The domain name to IP resolution process – Part II/IV – DOMAIN NAMES

Tags: backend process of domain name to IP conversioncomplete domain name to IP resolutiondnsdns for beginnersdns query processdns workingDomain namedomain name conversiondomain name resolution for beginnersdomain name to IPdomain name to IP behind scenesdomain name to ip resolutiondomain namesDomain namesdomain to IPdomain to IP conversionhow domain name is mapped to IPIP addressessub-domainsworking of dns query

Published on: May 25, 2010 by Arnold Pablo

The domain name to IP resolution process – Part II/IV – DOMAIN NAMES


Before I go on to the query process, I would like to present a small briefing about Domain Names basics :

The Domain Name System uses a tree (or hierarchical) name structure. At the top of the tree is the root node followed by the Top-Level Domains (TLDs), then the Second-Level Domains (SLD) and any number of lower levels, each separated with a dot. TLDs are split into two types:

1. Generic Top-Level Domains (gTLD): For example, .com, .edu, .net, .org, .mil, etc.

2. Country Code Top-Level Domains (ccTLD): For example, .us, .ca, .tv, .uk, etc.

For instance, is actually a combination of an SLD name and a TLD name and is written from left to right with the lowest level in the hierarchy on the left and the highest level on the right:


The term Second-Level Domain is technically precise in that it defines nodes at the second level within the domain name hierarchy. There are also Third-Level Domains, which are especially relevant with ccTLDS. Any name just which is to exist in the Internet’s name space just to the left of the gTLD or ccTLD ( i.e. SLD ) should be brought from an Accredited Registrar or simply, Registrar.

So what is

From our reading previously on domain names basics, we can see that if we assume a domain name, is built up from www and The domain name part was delegated from a gTLD registrar, which in turn was delegated from ICANN. The owner of the domain chose the www part since they are now the delegated authority for the domain name. They own everything to the left of the delegated domain name, in this case *. The leftmost part, the www in this case, is called a host name. Keep in mind that only by convention do web sites use the host name www (for World Wide Web), but a web site can be named—few may think of typing this into their web browser, but that does not invalidate the name! Every computer that is connected to the Internet or an internal network and is accessed using a name server has a host name.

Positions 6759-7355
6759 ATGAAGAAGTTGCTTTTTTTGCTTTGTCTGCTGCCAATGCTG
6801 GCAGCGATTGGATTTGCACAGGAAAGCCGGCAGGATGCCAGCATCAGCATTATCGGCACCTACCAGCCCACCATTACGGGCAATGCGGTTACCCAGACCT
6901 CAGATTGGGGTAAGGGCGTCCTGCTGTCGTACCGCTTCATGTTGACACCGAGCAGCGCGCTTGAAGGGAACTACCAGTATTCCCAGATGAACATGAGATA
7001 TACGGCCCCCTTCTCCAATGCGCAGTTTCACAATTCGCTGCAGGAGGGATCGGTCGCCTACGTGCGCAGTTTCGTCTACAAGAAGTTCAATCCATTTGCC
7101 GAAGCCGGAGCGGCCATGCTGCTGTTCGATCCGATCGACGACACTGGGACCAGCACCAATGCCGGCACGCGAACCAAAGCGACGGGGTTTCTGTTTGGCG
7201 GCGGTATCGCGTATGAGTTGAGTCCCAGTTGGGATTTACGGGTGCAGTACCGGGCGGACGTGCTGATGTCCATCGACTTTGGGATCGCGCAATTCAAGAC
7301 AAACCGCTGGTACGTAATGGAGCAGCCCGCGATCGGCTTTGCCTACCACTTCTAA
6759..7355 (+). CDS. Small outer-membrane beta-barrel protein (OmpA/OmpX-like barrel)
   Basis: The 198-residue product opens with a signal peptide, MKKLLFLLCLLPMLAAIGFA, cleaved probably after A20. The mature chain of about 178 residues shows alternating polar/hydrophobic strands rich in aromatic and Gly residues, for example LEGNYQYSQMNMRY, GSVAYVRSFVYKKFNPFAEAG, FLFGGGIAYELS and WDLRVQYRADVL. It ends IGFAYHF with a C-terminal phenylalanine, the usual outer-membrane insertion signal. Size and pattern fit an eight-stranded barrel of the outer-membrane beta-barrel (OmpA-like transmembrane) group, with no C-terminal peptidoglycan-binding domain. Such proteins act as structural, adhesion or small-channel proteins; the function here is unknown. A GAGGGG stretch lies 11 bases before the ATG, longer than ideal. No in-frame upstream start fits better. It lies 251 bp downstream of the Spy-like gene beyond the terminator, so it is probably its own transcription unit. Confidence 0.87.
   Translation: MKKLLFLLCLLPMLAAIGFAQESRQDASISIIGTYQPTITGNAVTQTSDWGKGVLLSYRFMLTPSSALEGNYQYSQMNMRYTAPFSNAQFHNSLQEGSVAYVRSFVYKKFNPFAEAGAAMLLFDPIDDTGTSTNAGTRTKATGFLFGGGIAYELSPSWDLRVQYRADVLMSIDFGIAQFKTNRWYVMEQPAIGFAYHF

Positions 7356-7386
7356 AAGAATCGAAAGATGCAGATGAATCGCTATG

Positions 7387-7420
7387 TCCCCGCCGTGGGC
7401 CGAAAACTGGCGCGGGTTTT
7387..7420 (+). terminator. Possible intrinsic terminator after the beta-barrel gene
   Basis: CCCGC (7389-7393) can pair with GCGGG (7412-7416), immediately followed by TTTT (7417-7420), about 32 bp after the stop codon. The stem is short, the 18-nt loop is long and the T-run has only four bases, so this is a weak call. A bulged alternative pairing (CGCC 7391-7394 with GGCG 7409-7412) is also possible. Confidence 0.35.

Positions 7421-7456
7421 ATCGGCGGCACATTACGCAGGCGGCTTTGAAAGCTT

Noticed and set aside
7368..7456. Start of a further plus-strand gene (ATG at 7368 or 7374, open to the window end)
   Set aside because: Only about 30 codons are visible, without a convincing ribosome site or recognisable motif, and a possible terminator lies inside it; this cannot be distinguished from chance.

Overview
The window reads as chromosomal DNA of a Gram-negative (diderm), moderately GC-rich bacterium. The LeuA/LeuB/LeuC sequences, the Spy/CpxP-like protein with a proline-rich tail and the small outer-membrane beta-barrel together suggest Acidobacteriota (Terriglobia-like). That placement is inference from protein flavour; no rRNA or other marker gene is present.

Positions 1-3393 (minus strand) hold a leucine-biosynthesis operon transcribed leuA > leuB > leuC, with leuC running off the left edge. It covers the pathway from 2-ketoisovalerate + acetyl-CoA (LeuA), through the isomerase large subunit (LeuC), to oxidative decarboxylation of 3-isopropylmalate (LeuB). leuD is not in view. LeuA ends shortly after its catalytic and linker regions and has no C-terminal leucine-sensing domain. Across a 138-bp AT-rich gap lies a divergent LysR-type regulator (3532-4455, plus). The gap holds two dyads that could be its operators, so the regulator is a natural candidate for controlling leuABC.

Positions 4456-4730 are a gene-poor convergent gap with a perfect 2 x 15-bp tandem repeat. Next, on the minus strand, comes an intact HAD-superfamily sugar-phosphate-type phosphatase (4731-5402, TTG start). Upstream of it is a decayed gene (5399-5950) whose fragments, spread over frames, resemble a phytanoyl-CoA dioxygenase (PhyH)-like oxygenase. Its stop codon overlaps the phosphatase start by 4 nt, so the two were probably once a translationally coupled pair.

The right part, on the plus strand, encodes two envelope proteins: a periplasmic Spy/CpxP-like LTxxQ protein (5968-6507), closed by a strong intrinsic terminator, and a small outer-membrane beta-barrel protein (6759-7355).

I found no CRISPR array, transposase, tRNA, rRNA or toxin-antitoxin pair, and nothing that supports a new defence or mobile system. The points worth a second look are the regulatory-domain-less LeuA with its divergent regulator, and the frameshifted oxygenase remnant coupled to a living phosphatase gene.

Consider some examples:  a company web server  a company file transfer protocol server  a normal PC

A host name must be unique within the delegated domain name, but can be anything the owner of wants. Say, he can make as the web server. There is no protocol or convention to name web servers starting with www. It is usually given for better understanding that the name starting with www will be the web server and that starting with ftp will be the ftp server.

One more thing to note is that & need not be 2 different hosts (separate machines). It can also be 2 different sub-domains of on the same host!

To summarize: the owner can delegate, in any way they want, anything to the left of the domain name they own (or were delegated). The delegated owner is also responsible for administering this delegation.

* For .name TLD, the registry handling it, Verisign Inc., places some restrictions regarding the registration of third level domain names and it’s ownership. You may find further details on it at :

Category : Linux, Training

Arnold Pablo

Arnold Pablo

Technology always fascinated me and continues to do so. I started my career back in 2004 as a Junior System Admin and worked in various capacities both in technical and managerial roles. I love to experiment and try out new OSS projects and in free time, go for cycling to the interiors of God's own country, Kerala!

You may also read:


Add new commentSIGN IN

Let's Connect

Get new updates


$0.000 items